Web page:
It seems like an obvious draw for a real estate agent to offer commission rebates. Yet not many people know that these agents exist. According to Google Trends, each month the Chicago-area searches “real estate agents” upwards of 5,400 times, while there are only 30 searches per month for real estate companies that offer commission rebates. You would think that this number would be higher, considering that home buyers can save thousands to tens of thousands of dollars with a rebate.
Real Estate Commission Basics
First, let me give you a quick lesson on real estate commissions, and how they are paid. On most listings, the home seller and listing agent come to an agreement on what percentage of the total sale price the home seller must pay the listing agent for all of their work. Because it is unlikely that a listing agent can find a buyer on their own, they offer a co-operating commission to the buyer’s agents, assuming they find a buyer. This is the way agents who work with the buyers make money.
The co-operating commission given to the buyer’s agent is usually half of the commission that the seller pays. In the Chicago-area, that percentage is commonly 2.5%, although there are outliers. Home sellers should be advised to get the co-operating commission plan in writing, as without such, the listing agent can do whatever they want.
A History of Commission Rebates
Buyer’s agents, (and, on occasion, seller’s agents) have sometimes agreed to contribute a small percentage of their commission in order to prevent a transaction from disintegrating. The deal could be at risk if the buyers and sellers can’t come to an agreement on a reasonable price for the home, or if an issue has emerged during the inspection process that the buyers and sellers disagree on.
Managing brokers have discouraged this agent contribution since its inception. While I trained at Prudential Preferred Properties, it was pointed out to me that this was a terrible idea, because if the deal ultimately fell apart, that same contribution would be expected of the buyer’s agent on the next deal.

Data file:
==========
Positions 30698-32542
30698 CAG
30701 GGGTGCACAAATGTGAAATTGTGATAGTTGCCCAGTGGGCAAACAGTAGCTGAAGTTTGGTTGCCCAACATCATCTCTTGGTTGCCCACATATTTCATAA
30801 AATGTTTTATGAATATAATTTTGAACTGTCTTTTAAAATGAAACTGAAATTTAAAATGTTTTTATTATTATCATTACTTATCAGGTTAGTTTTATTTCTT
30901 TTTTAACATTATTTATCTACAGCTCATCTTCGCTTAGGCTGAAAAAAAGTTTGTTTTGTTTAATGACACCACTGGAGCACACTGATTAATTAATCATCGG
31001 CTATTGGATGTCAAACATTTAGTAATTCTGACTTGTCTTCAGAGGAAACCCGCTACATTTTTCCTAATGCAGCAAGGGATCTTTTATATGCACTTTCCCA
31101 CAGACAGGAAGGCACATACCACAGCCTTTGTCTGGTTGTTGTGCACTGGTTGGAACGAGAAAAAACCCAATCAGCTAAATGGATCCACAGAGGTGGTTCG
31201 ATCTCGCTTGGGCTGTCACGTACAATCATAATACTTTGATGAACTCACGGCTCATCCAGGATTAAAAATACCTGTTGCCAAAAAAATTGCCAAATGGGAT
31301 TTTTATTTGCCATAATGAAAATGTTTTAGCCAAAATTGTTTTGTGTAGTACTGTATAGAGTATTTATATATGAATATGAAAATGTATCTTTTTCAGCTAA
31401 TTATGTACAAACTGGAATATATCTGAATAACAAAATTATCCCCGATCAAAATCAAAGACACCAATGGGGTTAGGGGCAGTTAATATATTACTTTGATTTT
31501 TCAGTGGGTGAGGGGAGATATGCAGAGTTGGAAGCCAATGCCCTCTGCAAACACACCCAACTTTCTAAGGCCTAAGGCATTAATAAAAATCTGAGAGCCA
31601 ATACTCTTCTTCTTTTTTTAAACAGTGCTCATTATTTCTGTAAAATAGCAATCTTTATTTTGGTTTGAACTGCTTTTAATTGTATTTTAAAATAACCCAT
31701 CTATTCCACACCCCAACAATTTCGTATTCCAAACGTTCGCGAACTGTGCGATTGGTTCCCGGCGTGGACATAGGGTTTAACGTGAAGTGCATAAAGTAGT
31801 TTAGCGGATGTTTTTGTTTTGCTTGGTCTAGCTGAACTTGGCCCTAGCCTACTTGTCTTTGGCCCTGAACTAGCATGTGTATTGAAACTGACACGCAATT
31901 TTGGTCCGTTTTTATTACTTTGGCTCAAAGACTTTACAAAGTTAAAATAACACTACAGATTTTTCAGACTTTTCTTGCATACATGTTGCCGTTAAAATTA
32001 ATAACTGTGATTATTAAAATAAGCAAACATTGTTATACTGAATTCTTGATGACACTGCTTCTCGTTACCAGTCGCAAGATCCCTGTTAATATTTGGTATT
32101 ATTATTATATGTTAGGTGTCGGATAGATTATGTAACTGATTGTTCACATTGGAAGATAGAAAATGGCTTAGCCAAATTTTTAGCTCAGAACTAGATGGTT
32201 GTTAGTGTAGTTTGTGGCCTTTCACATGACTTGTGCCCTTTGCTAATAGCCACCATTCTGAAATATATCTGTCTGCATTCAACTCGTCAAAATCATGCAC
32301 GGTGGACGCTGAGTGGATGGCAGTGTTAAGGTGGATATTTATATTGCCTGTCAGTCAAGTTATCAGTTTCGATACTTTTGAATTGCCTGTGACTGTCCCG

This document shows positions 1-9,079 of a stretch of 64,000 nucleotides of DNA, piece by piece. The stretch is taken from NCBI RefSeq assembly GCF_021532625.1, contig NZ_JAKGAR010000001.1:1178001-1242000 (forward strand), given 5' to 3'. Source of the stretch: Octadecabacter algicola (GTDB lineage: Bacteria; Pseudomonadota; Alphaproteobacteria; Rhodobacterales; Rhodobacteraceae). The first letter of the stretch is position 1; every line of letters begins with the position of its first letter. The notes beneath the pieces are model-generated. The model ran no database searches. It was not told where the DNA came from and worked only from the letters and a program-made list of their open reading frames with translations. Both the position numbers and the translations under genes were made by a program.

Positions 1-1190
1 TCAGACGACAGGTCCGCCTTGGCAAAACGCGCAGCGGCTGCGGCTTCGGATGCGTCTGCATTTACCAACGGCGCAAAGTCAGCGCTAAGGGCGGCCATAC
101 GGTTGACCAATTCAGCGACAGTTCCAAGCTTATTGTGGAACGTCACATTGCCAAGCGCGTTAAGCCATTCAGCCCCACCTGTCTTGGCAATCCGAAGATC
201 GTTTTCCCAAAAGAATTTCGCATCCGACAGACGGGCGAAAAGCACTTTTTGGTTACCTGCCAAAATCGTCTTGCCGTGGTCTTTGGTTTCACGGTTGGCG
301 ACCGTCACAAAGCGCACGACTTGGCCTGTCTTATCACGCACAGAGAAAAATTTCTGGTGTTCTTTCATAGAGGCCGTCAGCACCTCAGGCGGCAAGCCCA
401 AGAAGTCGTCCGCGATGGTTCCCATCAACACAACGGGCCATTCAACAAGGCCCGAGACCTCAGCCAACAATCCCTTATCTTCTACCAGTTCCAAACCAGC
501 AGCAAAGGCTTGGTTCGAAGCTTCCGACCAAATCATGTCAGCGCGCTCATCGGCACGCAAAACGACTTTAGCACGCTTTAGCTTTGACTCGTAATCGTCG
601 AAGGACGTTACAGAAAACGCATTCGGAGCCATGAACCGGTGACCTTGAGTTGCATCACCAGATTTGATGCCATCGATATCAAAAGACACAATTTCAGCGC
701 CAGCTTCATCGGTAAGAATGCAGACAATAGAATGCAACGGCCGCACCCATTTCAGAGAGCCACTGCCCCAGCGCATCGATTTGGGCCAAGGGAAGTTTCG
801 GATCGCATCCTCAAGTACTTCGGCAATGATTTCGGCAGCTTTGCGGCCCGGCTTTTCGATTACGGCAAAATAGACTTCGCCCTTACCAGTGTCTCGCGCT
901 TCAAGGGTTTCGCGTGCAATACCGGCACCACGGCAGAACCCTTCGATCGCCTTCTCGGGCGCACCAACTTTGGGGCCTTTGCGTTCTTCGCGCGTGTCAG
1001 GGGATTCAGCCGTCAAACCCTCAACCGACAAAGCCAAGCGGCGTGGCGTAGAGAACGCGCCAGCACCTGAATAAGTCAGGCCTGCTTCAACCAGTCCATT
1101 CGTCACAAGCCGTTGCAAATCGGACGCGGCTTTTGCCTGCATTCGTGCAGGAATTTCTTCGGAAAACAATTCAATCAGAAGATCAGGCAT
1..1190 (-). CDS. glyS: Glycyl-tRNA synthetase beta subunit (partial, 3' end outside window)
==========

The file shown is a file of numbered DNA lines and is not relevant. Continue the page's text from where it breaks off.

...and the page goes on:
Eventually this practice led to some home buyers asking their agents to contribute money to the deal in order to encourage the sellers to move forward with the transaction. Managing brokers also disapproved of this practice: “Why would a portion of the money you work hard for go to the sellers?” Also, “What would agreeing to this say about your negotiating abilities?”
As technology has advanced, more buyers are able to screen properties on their own. Thus, the job of the realtor has become easier, and realtors can now earn hundreds to thousands of dollar per hour. Thus, to encourage buyers to work with them, buyer’s real estate agents are offering to share part of their commission with their clients.
How The Industry Has Responded To Commission Rebates
As you can imagine, traditional realtors find issue with commission rebates, as it eats into their profits, should they be forced to provide them. In fact, so many realtor organizations have found issue with commission rebates that the practice is banned (or restricted) in 10 states. Illinois has thankfully not instituted this ban.
The issue of real estate commission rebates is so controversial that the Department of Justice has gotten involved. They have begun encouraging consumer adoption of commission rebates, which is a great idea.
On a Web page published by the DOJ, several Kentucky brokers are quoted on their thoughts on lifting the real estate rebate commission ban in their state (which has since been successfully lifted). The comments essentially state that rebates would induce too much competition and be unprofessional…well, duh!. Like...competition is very unprofessional?
These reactions from Kentucky brokers don’t surprise me. It makes sense that longtime players of the real estate industry (or any industry for that matter) would resist change. But in the end, efficiency will win.
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